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DNR offers aquatic invasive species training to businesses

Those who are employed in the lake service provider industry must complete a short online course about aquatic invasive species. The requirement was recently expanded to include certain types of resorts and outfitters. (Contributed)

Eventually, the ice will melt and businesses that put out docks, lifts and boats will be busy.

But they have to be trained first to spot and report aquatic invasive species, such as zebra mussels.

The Minnesota Department of Natural Resources is offering aquatic invasive species (AIS) training to owners of lake service provider businesses so they can legally work in lakes and rivers throughout the state.

In Alexandria, the training will take place at Douglas County Public Works, 526 Willow Drive, Room 129A, on April 8 from 1 to 4 p.m.

Businesses such as resorts and outfitters that rent, lease or decontaminate boats and other water-related equipment are now required to attend AIS training and acquire a permit under a state law change that took effect last July.

These businesses are considered lake service providers, which means that every three years they must attend a training session, apply for a permit, and pay a $50 application fee to comply with Minnesota law.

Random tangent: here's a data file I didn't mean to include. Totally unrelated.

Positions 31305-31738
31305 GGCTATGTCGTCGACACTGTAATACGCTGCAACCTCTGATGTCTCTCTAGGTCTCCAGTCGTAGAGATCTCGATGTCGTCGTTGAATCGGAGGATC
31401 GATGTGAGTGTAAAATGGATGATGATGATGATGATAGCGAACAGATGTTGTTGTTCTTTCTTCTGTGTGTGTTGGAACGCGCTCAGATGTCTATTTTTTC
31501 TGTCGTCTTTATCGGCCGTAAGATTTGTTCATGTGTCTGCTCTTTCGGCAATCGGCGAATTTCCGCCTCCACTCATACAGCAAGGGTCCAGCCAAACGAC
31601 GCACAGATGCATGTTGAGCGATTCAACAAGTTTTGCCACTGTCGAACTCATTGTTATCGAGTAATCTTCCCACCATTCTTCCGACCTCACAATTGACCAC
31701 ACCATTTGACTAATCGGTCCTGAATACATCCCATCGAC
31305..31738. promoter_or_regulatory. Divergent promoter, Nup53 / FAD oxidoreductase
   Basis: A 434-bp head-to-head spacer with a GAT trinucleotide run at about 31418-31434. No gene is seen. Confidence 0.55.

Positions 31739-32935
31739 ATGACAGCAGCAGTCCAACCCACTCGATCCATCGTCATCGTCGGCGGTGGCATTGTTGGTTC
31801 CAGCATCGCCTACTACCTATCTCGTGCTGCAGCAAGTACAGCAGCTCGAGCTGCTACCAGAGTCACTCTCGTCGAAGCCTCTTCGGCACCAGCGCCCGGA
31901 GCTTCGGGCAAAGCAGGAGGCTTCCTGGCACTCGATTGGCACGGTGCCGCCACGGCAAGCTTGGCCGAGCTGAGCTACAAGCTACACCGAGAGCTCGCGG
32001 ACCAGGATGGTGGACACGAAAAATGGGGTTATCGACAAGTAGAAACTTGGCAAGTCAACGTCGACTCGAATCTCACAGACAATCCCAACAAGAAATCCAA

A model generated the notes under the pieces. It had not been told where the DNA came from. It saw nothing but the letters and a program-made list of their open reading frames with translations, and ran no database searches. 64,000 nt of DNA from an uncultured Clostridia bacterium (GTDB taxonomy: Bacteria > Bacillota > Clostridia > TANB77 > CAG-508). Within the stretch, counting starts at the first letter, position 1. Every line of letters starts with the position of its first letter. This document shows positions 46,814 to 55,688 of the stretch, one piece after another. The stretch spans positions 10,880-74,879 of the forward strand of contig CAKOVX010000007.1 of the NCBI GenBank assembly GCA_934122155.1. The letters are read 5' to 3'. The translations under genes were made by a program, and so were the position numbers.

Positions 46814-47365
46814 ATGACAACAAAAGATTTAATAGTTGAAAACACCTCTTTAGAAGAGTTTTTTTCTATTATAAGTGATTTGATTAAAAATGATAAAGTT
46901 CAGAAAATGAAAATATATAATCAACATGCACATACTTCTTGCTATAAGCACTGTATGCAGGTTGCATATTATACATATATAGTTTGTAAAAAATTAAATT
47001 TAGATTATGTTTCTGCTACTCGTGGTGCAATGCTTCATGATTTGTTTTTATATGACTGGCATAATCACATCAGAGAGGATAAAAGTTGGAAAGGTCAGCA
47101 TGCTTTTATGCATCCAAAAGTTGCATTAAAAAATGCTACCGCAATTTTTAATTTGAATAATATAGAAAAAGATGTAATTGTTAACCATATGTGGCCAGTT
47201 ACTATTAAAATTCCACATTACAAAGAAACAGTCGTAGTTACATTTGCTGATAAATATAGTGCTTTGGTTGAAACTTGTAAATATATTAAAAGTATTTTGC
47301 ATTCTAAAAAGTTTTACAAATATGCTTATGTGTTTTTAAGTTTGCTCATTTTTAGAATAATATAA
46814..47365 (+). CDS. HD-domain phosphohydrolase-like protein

“Before this change, the law applied only to businesses such as marinas, dock haulers, lawn irrigators and others who install or remove equipment from state waters for hire,” said April Rust, DNR AIS training coordinator. “The law change means many more businesses will need to attend training to learn about the threat of zebra mussels and other invasive species, and how to prevent their spread.”

Employees of lake service provider businesses – which now include boat rental businesses – also need to complete a short online training course before providing services.

However, employees of businesses, such as some resorts, who only work with boats, equipment or structures that remain on their property in the same body of water are exempt from the employee training and certification.

Seventeen AIS training sessions are planned around the state.

Registering for the winter and early spring sessions will give businesses time to attend training and get a permit before ice-out. Registration deadlines are one week prior to each training.

To register for training, find out if the business needs a permit, or for more information, visit the DNR website at

A list of all 2014 training sessions and locations is available at

Al Edenloff
Al Edenloff is the news and opinion page editor for the Echo Press. He was born in Alexandria and lived most of his childhood in Parkers Prairie. He graduated with honors from Moorhead State University with a degree in mass communications, print journalism. He interned at the Echo Press in the summer of 1983 and was hired a year later as a sports reporter. He also worked as a news reporter/photographer. Al is a four-time winner of the Minnesota Newspaper Association's Herman Roe Award, which honors excellence in editorial writing.  
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